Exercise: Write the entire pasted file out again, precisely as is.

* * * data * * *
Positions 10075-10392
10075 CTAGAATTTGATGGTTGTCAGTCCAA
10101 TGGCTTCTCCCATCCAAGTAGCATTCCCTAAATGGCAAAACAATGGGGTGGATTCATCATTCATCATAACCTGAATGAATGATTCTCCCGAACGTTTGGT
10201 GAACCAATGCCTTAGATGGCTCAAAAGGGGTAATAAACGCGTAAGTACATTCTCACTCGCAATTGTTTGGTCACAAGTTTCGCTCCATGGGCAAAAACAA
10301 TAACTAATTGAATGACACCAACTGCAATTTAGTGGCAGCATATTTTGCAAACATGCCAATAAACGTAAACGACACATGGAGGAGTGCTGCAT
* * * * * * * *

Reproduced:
Positions 10075-10392
10075 CTAGAATTTGATGGTTGTCAGTCCAA
10101 TGGCTTCTCCCATCCAAGTAGCATTCCCTAAATGGCAAAACAATGGGGTGGATTCATCATTCATCATAACCTGAATGAATGATTCTCCCGAACGTTTGGT
10201 GAACCAATGCCTTAGATGGCTCAAAAGGGGTAATAAACGCGTAAGTACATTCTCACTCGCAATTGTTTGGTCACAAGTTTCGCTCCATGGGCAAAAACAA
10301 TAACTAATTGAATGACACCAACTGCAATTTAGTGGCAGCATATTTTGCAAACATGCCAATAAACGTAAACGACACATGGAGGAGTGCTGCAT